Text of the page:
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Ordinary Tales – An Introduction and Call for Submissions

Starting today, Ordinary Times is pleased to announce a new regular sub-blog category, Ordinary Tales.  Ordinary Tales will feature fiction, poetry, personal essays, original music, and visual art submissions.

As longtime readers know (but would be forgiven for having forgotten), we have always welcomed those creative and artistic submissions that stray from our usual realm of commentary. In fact, our most popular post ever was an amazingly deft piece of humorous fiction by Russell Saunders, Patient BW, DOB 2/16/1971.  As we continue to expand our overall content, however, we decided to make more formal our love for original art and writing.  Our first official Ordinary Tale will be a short story by our own Burt Likko, and will go up in the next few hours.

We will also be populating the Ordinary Tales with content previously published on The League of Ordinary Gentlemen and its sub-blogs.  However, because we had no category/sub-blog to capture these posts previously, we’re indentifying them on institutional memory alone.  If you have had a piece of fiction, personal essay, poetry, original music or visual art published in the past and do not see it in Ordinary Tales, know that the omission was not intentional.  Please shoot us a link and we’ll get it over to it’s new home.

And of course, you should consider this an open call to writers, poets, musicians and artists everywhere.  The League may not the most widely read site on the web, but it does have a good reputation with publishers.  The Atlantic, Daily Beast, Newsweek, the Washington Post, Forbes, Salon, Mother Jones and many other major players publish writers from Ordinary Times on a regular basis.  We may not bring you the most eyeballs, but I believe we’ll bring you the best.  As with any guest post, writers and artists who submit material will maintain ownership of their original material.  We won’t publish all submissions, of course, but we’re happy to take a look at any quality works you think deserve a bigger audience.

Thanks in advance for welcoming Ordinary Tales and its future writers and artists to OT.

-Tod

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24 thoughts on “Ordinary Tales – An Introduction and Call for Submissions

  1. Looking forward to it. The only halfway poetic thing I’ve written lately is a coffee maker review at Amazon. Hamlet obviously suffered from caffeine psychosis.

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    • Well, I’m a bit tipsy and bored, so I’ll talk a bit about writing such things.

      Out of unimaginable boredom on remote ob sites, I memorized about the first 30 minutes of Fagle’s translation of the Iliad (“Rage, Goddess sing the rage of Peleus’s son, Achilles, murderous, doomed —– Yes, I am like a wind-up toy).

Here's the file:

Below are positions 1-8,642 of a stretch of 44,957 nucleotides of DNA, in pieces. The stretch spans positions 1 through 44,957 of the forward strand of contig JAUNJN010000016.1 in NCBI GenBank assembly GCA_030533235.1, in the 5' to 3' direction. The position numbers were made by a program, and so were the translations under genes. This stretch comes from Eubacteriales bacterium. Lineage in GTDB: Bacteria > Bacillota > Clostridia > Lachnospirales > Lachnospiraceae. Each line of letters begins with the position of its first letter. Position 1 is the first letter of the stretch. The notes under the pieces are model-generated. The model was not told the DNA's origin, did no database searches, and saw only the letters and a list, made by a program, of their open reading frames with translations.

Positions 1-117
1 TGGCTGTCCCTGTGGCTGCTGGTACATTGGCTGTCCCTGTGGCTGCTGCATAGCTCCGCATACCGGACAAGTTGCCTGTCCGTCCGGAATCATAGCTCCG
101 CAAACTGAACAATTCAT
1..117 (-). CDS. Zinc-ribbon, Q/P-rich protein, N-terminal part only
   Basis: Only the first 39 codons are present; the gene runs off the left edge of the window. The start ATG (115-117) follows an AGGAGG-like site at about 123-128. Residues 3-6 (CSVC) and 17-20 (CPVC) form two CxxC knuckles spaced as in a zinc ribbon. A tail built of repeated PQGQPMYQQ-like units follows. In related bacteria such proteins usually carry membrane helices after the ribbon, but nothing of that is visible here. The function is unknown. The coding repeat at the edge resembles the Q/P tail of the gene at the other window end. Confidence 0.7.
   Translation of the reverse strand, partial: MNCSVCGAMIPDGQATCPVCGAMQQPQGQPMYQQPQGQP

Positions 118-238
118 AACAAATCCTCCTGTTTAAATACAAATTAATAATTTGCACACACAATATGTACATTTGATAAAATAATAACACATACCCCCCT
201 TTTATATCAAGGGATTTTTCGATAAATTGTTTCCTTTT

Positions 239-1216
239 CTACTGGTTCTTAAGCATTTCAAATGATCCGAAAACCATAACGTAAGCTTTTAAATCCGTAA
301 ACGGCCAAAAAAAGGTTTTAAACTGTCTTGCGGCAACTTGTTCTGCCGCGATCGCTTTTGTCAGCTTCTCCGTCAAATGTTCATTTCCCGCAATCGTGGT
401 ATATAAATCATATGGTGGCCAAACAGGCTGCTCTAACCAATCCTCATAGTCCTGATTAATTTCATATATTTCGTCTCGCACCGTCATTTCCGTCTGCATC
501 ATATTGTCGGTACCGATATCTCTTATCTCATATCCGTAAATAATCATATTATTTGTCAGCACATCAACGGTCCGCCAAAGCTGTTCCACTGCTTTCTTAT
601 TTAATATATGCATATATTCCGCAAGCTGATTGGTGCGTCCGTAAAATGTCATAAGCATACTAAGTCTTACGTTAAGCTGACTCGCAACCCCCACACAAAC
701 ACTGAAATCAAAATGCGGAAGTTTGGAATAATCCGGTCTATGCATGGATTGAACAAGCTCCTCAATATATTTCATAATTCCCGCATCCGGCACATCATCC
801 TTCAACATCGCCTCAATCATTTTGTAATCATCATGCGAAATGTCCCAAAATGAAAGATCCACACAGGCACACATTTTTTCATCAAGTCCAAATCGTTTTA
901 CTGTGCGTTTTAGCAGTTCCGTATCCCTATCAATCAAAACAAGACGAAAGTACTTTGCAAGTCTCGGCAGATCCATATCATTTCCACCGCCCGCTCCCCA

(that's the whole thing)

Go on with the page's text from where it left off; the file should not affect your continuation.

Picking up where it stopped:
Years later I wrote a bunch of spoofs of Beatles’ songs in a span of a few weeks. Years after than I wrote a Battlestar Galactica spoof in Shakespearean English (still unfinished) that was already longer than Hamlet when I abandoned it because the show blew out my plot line.

      But during that exercise (basically cut and paste some random Shakespeare into your favorite word processor) and re-write the words to obey rhyme and meter (I still count them out on my knuckles) I learned to speak the language a bit. It’s not remotely a foreign language, it’s just an odd and beautiful way of speaking, not really difficult to execute.

      As you get better at it you pay more attention to vowels and consonants (sounds) as much as possible, even if you sit with a thesaurus in your lap and game the possibilities. If you get bested you just move on to another passage from Shakespeare, or another, and just keep on going.

      After about the first week, maybe less, I consulted a book by Edwin Abbott, who wrote “Flatland” in the 1880’s and a book on Shakespeare’s English, still considered the authoritative source. A few days with Abbott (which is free online with a simple Google), and a week or so of light and very interesting reading, and your brain will be brimming with period language rules. You just start sucking up more and more interesting caveats, history, bizarre facts about things like bisyllabic words, and other nonsense that can let you talk any Harvard graduate under a table and make them rue the day they chose English as a major.

      So one night many years ago, after a bad breakup, I was inspired to turn Shakespeare’s “to be or not be” soliloquy into a spoof about coffee, to amuse a Facebook friendl I started around 11:00 and stayed up till 6:00 AM or so to finish it, and the result is the jewel in the Amazon review I posted.

      A few months ago (the date on the review would tell you exactly) I ran across an article about funny Amazon reviews and thought “I have that funny coffee soliloquy. I should post it somewhere.” So I downed some beers on the patio and started hammering away. I think I have about five hours in the entire rest of the act, for maybe 12 hours total.

      Frankly (and obviously), large parts of the act pretty much suck. Stiff, wooden, a bit forced, or don’t quite fit or make sense, sentence by sentence. But it was filler to fluff out the soliloquy to make a review worth posting, so that at least a few people would read it. What most amazes me about the filler is that it actually sort of makes sense as a plot, and in fact probably as much as what Shakespeare went with.